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An orthotic is a specially made shoe insert designed to increase the mechanical efficiency of the foot. It allows your foot to adapt to a hard, flat surface. An orthotic compensates for any structural or postural instability in the foot, thereby relieving abnormal stresses on the foot, particularly in distance running.
How does an orthotic differ from an arch support you can buy at the drugstore?
The arch support does just that-it helps the arch support your full weight. In many instance, this may be all the runner needs. The orthotic, on the other hand, maintains the foot in the normal position through the entire footstrike, from heel contact through mid-stance to toe-off.
Why is this overall control of footstrike necessary?
Because errors in footstrike cause most overuse injuries, contributing to injuries in the foot, leg, knee, and lower back. Depending on the individual foot, the origin of injury may arise in the rearfoot, midfoot, or a combination.
Does every runner need an orthodic?
No, not if the runner is running pain-free. Anything you put in your shoe to make you better can make things worse if it's unnecessary. Orthotics are tricky, and so are feet. If things are going well, don't rock the boat.
By the way: You're more likely to need an orthotic if you have a history of repeated overuse injuries. This almost always indicates a problem foot that needs help. Delayed pain is also a sign of a basic biomechanical difficulty. Dr. Richard Schuster has pointed out that distance runners who are helped by orthotics frequently experience pain only after covering a certain number of miles in their daily run or at a specific level of weekly mileage.
Well, then, does every injured runner need an orthotic?
I think there are a number of things an injured runner can do before trying orthotics. A podiatrist who immediately prescribes an orthotic is much like the physician who always treats the same problem with the anti-inflammatory drug. He hasn't taken the time to evaluate the runner and the injury.
Over the years, I referred a number of injured runners to one excellent sports podiatrist, and only about 10 percent ended up wearing orthotics. Another fine sports podiatrist has told me that he prescribes orthotics for only one out of six injured runners. In general, I would say that about 60 percent of injuries are due to training errors and can be helped by relatively simple changes in shoes, surface, weekly mileage, running form, and exercise.
How do you know if you need an orthotic if you're injured?
First, review your training habits. Have you done something different lately? Have you changed shoes, for instance, or increased mileage, or started running on a hard surface, or added a lot of hill-and speedwork? Be flexible enough to make adjustments in these factors: Reduce your mileage. Wear a shoe you know agrees with you. Exercise regularly. Stretch, then stretch, and then stretch some more. Finally, add an over-the-counter arch support.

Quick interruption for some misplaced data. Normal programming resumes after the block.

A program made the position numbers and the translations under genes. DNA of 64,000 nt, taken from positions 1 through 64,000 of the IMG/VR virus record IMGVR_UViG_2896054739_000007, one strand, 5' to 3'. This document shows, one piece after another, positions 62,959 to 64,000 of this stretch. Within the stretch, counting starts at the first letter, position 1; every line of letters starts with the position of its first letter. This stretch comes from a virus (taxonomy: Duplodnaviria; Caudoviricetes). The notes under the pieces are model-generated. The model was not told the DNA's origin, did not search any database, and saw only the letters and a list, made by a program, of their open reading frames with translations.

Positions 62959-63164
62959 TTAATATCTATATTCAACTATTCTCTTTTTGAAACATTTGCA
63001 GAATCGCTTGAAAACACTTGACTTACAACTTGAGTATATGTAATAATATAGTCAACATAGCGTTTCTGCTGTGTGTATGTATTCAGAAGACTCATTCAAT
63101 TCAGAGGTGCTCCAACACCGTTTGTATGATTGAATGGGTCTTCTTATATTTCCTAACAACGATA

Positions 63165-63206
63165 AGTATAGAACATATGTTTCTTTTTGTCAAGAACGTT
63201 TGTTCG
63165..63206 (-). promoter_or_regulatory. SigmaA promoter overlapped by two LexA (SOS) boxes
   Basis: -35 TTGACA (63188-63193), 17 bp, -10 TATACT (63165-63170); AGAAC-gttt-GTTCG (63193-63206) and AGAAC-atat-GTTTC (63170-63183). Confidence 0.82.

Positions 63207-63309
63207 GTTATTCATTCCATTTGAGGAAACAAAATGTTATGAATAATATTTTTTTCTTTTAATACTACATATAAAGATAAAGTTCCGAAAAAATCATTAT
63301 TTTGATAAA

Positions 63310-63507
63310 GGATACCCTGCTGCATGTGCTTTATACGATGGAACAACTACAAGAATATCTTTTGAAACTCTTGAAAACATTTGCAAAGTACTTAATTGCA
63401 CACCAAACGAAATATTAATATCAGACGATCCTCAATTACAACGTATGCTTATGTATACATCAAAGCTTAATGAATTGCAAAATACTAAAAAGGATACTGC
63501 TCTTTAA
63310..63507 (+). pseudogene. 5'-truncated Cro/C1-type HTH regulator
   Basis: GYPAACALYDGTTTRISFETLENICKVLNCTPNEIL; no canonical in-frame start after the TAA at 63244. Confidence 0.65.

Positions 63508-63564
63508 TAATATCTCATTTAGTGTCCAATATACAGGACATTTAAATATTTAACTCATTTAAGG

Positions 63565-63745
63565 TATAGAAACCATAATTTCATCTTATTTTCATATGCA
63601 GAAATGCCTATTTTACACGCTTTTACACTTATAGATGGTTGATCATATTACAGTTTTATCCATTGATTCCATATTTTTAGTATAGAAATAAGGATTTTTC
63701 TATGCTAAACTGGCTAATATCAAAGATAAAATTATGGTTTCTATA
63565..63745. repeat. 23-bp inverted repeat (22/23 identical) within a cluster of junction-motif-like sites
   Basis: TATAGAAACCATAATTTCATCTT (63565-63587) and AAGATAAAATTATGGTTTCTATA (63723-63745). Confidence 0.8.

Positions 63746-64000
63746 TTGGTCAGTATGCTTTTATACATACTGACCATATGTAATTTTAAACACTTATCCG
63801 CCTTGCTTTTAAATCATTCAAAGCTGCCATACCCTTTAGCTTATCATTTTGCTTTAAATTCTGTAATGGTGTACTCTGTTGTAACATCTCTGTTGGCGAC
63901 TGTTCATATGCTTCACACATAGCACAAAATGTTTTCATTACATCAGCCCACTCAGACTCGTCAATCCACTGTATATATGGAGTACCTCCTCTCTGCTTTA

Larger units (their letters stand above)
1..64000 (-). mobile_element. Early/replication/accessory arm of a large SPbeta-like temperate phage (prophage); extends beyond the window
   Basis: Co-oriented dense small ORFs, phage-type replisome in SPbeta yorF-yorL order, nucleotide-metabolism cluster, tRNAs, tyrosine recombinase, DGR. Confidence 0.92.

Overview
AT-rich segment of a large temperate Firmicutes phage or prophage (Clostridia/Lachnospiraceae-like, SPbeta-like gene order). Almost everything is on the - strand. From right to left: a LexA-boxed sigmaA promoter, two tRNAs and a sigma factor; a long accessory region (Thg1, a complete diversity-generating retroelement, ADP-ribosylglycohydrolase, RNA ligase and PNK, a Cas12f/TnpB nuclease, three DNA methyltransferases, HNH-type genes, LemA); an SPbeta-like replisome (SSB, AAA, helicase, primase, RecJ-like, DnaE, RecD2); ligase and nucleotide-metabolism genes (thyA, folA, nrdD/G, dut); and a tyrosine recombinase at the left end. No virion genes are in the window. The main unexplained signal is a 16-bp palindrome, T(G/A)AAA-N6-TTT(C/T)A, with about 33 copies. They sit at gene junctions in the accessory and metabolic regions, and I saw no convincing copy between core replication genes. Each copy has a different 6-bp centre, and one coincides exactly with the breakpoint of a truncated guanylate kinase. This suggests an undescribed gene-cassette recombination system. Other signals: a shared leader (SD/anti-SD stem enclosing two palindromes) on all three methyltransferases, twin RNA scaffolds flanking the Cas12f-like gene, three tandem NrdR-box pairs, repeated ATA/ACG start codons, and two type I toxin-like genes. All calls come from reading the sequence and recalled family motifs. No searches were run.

Then, if all this fails, see an experienced sports podiatrist and let him decide whether you need an orthotic.
Some runners have told me they spent hundreds of dollars for orthotics and are still in trouble. Why is that?
Orthotics do fail. Sometimes it's the podiatrist's fault, sometimes it's the runner‘s. There may be a limit to the mileage a highly arched foot can handle running on a hard concrete surface, orthotic or no. In general, the reasons an orthotic fails are as follows:
- The “neutral position” of the foot is difficult to find and mold, leading to either under or over-correction of the problem. When over-corrected, the initial complaint is frequently cured, but the runner develops a new pain, usually on the outside of the foot, leg, or knee.
- No correction is made for abnormalities in the leg, thigh, or hip. The foot is the only place the lower extremity can adapt to these biomechanical errors. Therefore, the orthotic must be designed in such a way to compensate for any misalignments higher up. For this reason, an orthotic may help where the foot is actually normal, but the rest of the leg is not.
- The runner’s leg muscles are too tight to handle the orthotic. The leg is a foot-to-hip continuum. Short thigh muscles, inflexible calf muscles, and tight hamstring muscles put additional stress on the foot and arch. Unless these muscles are stretched to full range of normal motion, the orthotic can’t do the job.
- The runner is wearing the wrong shoes. In a surprising number of cases, orthotics don't work until the runner changes to a particular type of shoe. The best shoe may be a standard running shoe with some modification - the side flanges removed, or a new crepe sole added. But tennis shoes, basketball sneakers, or Army boots might also work. Only an experienced sports podiatrist would know for sure.
- The orthotic may need further correction, so that you and the orthotic work as a unit.
- You may need a heel lift to compensate for a leg that's shorter than the other.
As for me, I can’t do without orthotics. Of course, all the orthotics in the world won’t protect you from injuries if you don’t stretch.